Power distributor EPB has driven the development of a fiber optics communication infrastructure, known as the Smart Grid, in and around the Chattanooga area. The company needed a showcase for reinforcing its brand and emphasizing its role in steering the region’s future.
Storefront windows at ground level line two sides of EPB’s 10-story downtown headquarters, providing an ideal setting for sharing the passion and innovative products that define the company’s work. Previously, EPB outfitted the windows with static signage and small retail flat-screen panels that delivered this message, but it wanted an installation with greater impact.
“We were looking for something high tech, eye popping and attention grabbing that reflected our brand,” EPB spokesman John Pless said.
EPB decided to install video walls that could display rotating content, 24 hours a day, to represent all that the company stands for. The main goal of the Smart Grid is to create the fastest fiber optic infrastructure in the country and establish Chattanooga, as Pless puts it, as a “gig city” where developers come to create the next big thing.
Though EPB delivers cutting edge technology, it’s also deeply connected to the peaks and rivers that define Chattanooga’s seat at the junction of the Appalachian Mountains and Cumberland Plateau. The new window installation needed to reflect that heritage while looking ahead to the future.
For the first year, the displays also needed to be easily movable. EPB is known for the elaborate Christmas decorations displayed in its windows each holiday season, so it needed to be able to uninstall the video walls during November and December to make way for the beloved tradition.
There were also technological concerns, such as the fact that the video walls would be running 24 hours a day, sometimes with bright sunlight beaming into the windows.
“From a pure performance perspective, we were looking for something that was commercial grade that could handle being in an environment with inconsistent lighting conditions,” said Libby Santin, president of Dynamic Displays & Graphics, which served as the systems integrator on the project. “The displays needed to be bright enough to be seen day or night.”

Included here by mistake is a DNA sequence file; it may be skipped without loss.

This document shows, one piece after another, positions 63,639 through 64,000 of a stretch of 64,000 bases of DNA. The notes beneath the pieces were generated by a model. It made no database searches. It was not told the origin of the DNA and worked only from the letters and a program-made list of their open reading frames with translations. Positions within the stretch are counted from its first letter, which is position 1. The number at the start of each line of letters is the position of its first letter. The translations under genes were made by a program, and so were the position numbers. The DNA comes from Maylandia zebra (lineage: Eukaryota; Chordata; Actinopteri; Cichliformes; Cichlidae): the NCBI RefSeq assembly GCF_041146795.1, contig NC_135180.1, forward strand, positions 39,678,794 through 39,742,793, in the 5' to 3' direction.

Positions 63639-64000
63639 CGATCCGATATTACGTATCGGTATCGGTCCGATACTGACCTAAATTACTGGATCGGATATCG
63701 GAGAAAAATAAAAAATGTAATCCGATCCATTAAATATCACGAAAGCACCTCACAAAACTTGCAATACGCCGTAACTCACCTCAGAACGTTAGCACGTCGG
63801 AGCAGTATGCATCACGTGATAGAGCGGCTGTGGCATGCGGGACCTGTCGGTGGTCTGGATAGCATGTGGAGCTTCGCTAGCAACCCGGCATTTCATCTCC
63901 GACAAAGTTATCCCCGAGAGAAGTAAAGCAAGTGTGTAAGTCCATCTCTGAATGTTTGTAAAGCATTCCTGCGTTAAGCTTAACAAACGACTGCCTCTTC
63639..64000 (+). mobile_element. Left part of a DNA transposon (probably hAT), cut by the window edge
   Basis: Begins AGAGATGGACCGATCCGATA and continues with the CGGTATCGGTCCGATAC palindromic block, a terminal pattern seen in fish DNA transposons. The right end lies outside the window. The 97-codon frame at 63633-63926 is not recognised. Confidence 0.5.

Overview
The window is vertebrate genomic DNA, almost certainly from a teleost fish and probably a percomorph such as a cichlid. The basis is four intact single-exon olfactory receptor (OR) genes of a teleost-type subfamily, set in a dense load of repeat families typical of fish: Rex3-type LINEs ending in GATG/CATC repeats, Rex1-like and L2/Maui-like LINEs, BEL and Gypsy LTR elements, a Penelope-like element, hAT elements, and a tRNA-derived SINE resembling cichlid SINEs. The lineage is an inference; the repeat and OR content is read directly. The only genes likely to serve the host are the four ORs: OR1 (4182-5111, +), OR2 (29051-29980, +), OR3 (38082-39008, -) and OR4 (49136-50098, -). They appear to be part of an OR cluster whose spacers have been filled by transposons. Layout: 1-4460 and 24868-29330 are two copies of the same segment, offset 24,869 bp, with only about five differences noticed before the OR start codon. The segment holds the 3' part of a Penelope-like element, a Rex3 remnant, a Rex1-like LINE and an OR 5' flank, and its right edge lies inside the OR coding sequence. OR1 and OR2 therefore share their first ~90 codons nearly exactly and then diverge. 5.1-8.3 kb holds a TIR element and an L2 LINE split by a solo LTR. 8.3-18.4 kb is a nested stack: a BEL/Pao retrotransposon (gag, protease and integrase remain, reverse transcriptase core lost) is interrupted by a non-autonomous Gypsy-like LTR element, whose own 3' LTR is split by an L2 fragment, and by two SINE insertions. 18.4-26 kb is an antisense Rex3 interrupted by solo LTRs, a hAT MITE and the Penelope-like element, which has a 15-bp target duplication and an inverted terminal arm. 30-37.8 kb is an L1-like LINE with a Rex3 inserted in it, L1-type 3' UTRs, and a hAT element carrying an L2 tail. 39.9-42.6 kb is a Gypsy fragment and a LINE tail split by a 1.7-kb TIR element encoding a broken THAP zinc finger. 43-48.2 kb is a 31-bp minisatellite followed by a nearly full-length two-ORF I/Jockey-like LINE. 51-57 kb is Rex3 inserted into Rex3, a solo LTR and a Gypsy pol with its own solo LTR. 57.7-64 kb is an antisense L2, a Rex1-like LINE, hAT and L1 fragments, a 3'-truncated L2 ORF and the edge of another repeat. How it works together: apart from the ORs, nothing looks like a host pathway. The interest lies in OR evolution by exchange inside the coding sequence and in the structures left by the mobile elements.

Dynamic Displays enlisted NEC’s engineering expertise to architect, design and install the project for EPB. NEC created the entire solution based on a needs analysis with EPB and Dynamic. The solution packaged together not only hardware but also software, controllers, signage players, mounts, cables and the installation, which featured six NEC Display video walls: three 3X3 walls featuring 46-inch X463UN displays; two 3X2 walls using 55-inch X551UN displays; and one 3X3 wall with 55-inch X551UN displays.
“We needed something that was the latest and greatest for today that could grow as our technology grows,” Pless said.
The displays’ ultra-narrow bezels (5.7 mm on the X463UN and 5.5 mm for the X551UN) make the seams between the screens almost imperceptible, so the videos appear as a single image across each wall. Viewers can’t even notice the gaps from the road, Santin said.
Direct LED backlighting delivers bright, uniform images that are vivid enough to see under the glare of midday sun and virtually pop through the windows in the dark.
Dynamic Displays primarily creates tradeshow displays and exhibits, but this was the first time they’d tackled a more permanent video wall installation. From the beginning, NEC was very responsive in providing engineering support, which Santin said made it all the easier to select it as the supplier.
“Working with somebody who understands the technology and collaborates as a partner really helped move the project along,” she said.
NEC recommended that Dynamic Displays use partner YCD Multimedia’s software, which allows companies to synchronize video across multiple screens or put content in different parts of a screen, much like a large palette. EPB needed to be able to manage the system itself so the marketing department could work with the IT team to upload and control the content.
“It’s very sophisticated and gives EPB a lot of options for what they can do with the monitors,” Santin said.
The walls feature a mix of content, from footage of EPB services with descriptive text to scenic overhead shots captured by a drone that showcase Chattanooga’s natural beauty (made all the more stunning through the crisp, 1080p HD resolution).
The result is an aesthetically pleasing addition to the EPB headquarters that enhances the brand and fosters community engagement.
Over the long term, Pless said, he expects EPB will use the video walls to visually tell its story by promoting community projects, events and EPB products.
“The video walls are a wonderful addition to our downtown building,” Pless said. “When buses stop along the sides, it’s great to see people watching the screens. People walking down the street are turning their heads, looking in the window, and slowing their pace to see the images.”
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